Couple stole more than other artists' ideas
NEW YORK -- A dress made of raw meat? A cut-up shark in formaldehyde? A doorway made of naked bodies?
It's not easy to impress an art critic these days.
So how about a piece of contemporary art that consists of fragments stolen from priceless major modern works? My head's still spinning.
On Saturday evening, in the back room at Postmasters Gallery in Chelsea, veteran dealer Magdalena Sawon gave me an early glimpse of a work called "Stolen Pieces," which she said has never been exhibited. Made by a young Italian couple, Eva and Franco Mattes, but kept secret since the mid-'90s, it consists of a display case full of tiny chips from significant works of art, snatched or snapped off by the duo over a two-year crime spree. The artists did the deeds between July 28, 1995, and July 29, 1997, in museums all around the world.
The loot includes a manufacturer's label peeled from the aquarium in which Jeff Koons floated his famous basketballs in 1985. There's a short length of shoelace from a Claes Oldenburg soft sculpture. There's a little blob of lead from an installation by Joseph Beuys, and a couple of threads from an Andy Warhol. Perhaps most significantly, there's a tiny chip of porcelain from the urinal "Fountain" of Marcel Duchamp, taken from an unspecified exhibition.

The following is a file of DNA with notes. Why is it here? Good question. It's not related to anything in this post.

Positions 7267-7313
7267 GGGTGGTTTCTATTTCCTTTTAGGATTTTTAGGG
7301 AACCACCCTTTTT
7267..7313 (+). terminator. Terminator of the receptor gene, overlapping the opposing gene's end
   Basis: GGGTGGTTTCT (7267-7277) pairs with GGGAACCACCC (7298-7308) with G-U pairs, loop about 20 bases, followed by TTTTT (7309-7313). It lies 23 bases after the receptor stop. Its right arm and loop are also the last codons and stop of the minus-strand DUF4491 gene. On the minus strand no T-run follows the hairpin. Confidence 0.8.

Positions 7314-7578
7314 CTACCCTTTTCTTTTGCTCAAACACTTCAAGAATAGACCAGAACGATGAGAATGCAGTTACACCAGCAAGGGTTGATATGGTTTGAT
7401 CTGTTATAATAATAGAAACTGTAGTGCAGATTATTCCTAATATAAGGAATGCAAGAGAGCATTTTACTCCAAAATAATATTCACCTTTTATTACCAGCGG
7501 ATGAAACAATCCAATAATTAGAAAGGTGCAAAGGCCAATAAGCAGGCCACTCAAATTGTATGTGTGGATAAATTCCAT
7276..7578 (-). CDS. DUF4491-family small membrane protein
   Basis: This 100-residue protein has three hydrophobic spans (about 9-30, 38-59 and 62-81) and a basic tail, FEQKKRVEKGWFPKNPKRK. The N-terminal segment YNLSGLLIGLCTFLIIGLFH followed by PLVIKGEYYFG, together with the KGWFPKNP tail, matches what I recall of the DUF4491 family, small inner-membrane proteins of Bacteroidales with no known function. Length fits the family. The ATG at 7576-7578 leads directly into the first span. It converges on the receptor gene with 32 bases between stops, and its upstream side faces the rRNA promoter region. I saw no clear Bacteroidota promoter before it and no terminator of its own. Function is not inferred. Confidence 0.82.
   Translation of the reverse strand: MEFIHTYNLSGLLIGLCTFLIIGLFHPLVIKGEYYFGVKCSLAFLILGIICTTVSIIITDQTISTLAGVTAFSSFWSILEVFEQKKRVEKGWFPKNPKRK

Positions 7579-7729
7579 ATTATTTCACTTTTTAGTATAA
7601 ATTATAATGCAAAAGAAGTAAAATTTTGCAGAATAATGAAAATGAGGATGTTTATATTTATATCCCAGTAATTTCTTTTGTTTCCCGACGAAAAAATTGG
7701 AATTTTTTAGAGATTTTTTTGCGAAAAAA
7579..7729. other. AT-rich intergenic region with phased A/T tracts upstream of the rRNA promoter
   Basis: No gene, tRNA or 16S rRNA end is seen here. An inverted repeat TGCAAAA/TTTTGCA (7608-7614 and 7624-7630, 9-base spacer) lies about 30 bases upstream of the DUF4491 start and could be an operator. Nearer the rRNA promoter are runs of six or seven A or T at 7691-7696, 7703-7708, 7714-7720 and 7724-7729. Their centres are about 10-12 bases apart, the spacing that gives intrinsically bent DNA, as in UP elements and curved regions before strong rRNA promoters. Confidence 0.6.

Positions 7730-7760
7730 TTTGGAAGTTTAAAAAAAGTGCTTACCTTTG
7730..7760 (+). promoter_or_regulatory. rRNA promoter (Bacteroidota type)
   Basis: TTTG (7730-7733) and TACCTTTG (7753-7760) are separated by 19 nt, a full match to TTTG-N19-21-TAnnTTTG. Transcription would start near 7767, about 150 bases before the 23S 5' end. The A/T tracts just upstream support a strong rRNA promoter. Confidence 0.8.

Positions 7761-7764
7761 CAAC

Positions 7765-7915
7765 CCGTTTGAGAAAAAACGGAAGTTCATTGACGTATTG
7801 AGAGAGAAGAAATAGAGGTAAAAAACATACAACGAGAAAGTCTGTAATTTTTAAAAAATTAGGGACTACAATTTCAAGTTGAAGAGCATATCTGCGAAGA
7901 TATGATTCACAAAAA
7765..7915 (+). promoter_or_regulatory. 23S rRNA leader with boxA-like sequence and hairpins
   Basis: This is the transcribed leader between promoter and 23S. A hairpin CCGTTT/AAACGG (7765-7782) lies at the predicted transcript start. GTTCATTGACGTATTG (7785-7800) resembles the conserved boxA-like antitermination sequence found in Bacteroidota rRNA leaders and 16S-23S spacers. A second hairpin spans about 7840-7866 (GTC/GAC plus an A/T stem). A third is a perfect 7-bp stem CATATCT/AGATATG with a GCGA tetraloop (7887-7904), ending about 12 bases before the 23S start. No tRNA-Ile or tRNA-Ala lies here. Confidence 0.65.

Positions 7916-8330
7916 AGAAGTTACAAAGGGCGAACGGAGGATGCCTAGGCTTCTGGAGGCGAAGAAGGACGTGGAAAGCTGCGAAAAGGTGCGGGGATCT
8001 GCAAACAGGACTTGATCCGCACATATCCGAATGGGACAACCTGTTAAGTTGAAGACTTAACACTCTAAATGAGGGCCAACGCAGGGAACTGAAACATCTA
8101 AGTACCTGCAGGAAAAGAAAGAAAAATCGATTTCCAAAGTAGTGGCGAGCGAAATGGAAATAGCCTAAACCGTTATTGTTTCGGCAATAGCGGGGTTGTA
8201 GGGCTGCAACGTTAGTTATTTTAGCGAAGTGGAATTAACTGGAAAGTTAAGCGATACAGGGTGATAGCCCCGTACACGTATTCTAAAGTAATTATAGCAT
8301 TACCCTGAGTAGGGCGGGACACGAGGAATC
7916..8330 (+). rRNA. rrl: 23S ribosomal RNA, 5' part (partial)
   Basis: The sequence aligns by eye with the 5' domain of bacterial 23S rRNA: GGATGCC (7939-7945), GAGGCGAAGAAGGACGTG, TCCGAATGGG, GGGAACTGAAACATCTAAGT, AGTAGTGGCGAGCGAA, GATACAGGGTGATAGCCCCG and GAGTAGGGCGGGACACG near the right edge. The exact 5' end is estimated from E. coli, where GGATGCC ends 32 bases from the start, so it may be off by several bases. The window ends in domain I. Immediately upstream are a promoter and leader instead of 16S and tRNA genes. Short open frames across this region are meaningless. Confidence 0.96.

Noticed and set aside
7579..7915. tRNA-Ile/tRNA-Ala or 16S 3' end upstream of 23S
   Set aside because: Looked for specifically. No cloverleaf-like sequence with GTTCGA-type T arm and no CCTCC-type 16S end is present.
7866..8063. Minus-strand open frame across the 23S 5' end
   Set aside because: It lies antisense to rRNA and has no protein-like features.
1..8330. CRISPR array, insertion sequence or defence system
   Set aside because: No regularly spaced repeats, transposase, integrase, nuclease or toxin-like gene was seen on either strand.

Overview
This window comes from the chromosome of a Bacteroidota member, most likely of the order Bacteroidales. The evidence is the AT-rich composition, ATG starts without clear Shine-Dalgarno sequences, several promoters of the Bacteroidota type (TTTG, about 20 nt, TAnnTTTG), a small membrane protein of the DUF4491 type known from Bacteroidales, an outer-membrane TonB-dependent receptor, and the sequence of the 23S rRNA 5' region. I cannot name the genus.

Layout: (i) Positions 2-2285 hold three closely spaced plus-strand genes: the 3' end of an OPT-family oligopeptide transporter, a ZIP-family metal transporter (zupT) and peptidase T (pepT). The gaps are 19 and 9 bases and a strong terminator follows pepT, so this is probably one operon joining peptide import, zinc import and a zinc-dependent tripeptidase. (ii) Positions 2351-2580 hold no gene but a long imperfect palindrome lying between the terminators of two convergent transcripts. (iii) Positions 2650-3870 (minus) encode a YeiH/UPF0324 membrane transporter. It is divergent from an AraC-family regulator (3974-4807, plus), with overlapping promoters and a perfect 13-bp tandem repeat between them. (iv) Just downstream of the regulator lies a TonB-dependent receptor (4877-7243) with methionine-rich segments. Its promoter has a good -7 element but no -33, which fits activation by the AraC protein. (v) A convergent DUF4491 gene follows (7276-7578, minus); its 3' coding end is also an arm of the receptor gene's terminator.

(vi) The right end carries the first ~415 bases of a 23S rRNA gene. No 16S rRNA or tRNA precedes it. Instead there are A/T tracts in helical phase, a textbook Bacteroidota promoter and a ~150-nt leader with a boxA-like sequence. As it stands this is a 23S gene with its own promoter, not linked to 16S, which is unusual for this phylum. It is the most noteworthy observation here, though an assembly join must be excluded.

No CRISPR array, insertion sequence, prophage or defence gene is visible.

The artists also claim to have lifted bits from works by Kandinsky and Rauschenberg. Sawon says the piece is being unveiled now because the statute of limitations has run out on its thefts.
A clandestine video shows the then-21-year-olds completing their final theft -- of a tiny chip of burnt material from one of Alberto Burri's famous "Combustion" paintings -- from the Museum of Modern Art in Bologna, Italy. The artists also provide before-and-after stills of some of the works of art they altered during their game of Grand Theft Museum.
"Stolen Pieces" doesn't look like much, just a bunch of scraps, for the most part unrecognizable. Among the few things you can actually make out are a speedometer from one of the crushed cars of the French artist César and a bottle cap from an installation by the American Edward Kienholz. The bottle cap is the trophy from the Italians' very first theft, before they had fully decided that it would also count as their first work of art. (They went on to be major figures in the world of Web art, working under the famous alias 0100101110101101.org.)
'Tribute,' not 'vandalism'
Franco Mattes said Sunday that the artists' intention when they began "Stolen Pieces" 15 years ago was "absolutely not vandalism. I thought it was the greatest tribute I could ever pay to these artists.
"I loved them," he added. "We thought we were giving new life to these works -- bringing them back to life from the grave of the museum."
"Stolen Pieces" may not look that great, but like so much of the work made in the 20th century -- like so much art, ever -- "Stolen Pieces" gets its force from the questions it raises.